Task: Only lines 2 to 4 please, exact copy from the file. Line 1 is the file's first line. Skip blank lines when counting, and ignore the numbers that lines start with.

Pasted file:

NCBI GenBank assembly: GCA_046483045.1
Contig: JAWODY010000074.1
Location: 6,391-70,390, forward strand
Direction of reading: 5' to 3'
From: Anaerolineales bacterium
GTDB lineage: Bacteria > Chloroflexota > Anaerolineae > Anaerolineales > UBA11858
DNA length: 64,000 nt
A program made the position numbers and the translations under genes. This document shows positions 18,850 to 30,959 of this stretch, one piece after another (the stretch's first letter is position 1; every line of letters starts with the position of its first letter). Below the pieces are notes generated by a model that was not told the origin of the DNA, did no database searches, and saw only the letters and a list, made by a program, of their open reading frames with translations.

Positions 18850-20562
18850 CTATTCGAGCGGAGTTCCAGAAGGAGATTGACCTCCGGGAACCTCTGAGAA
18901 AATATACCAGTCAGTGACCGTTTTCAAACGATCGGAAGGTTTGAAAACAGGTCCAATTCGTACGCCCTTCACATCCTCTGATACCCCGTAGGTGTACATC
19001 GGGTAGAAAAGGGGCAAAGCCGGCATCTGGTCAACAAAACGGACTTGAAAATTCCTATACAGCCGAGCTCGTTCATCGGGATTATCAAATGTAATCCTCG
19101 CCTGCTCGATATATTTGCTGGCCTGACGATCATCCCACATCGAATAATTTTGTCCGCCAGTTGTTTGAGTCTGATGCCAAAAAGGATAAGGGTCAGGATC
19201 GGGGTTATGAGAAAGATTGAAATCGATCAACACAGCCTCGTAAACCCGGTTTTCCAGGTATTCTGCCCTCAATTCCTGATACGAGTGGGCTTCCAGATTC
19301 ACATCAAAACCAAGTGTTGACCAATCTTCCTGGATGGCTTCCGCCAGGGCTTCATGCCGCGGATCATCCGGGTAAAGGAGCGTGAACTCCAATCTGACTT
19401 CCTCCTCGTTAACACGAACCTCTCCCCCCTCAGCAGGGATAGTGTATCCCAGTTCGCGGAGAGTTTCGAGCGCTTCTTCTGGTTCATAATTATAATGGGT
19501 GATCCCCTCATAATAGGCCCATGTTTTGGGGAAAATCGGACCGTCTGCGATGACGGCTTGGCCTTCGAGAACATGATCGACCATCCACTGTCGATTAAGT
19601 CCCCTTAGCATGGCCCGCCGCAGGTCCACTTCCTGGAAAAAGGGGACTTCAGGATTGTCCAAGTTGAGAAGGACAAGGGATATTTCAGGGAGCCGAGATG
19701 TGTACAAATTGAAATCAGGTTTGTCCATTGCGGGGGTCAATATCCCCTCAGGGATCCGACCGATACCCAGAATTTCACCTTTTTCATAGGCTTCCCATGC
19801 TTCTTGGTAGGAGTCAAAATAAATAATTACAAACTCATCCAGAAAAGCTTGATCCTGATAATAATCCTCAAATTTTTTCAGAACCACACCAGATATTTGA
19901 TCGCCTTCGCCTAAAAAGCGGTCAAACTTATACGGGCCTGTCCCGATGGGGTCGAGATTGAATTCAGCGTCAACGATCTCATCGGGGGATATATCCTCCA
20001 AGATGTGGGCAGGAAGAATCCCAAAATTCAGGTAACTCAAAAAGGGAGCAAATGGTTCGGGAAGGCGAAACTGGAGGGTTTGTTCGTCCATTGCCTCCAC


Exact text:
Contig: JAWODY010000074.1
Location: 6,391-70,390, forward strand
Direction of reading: 5' to 3'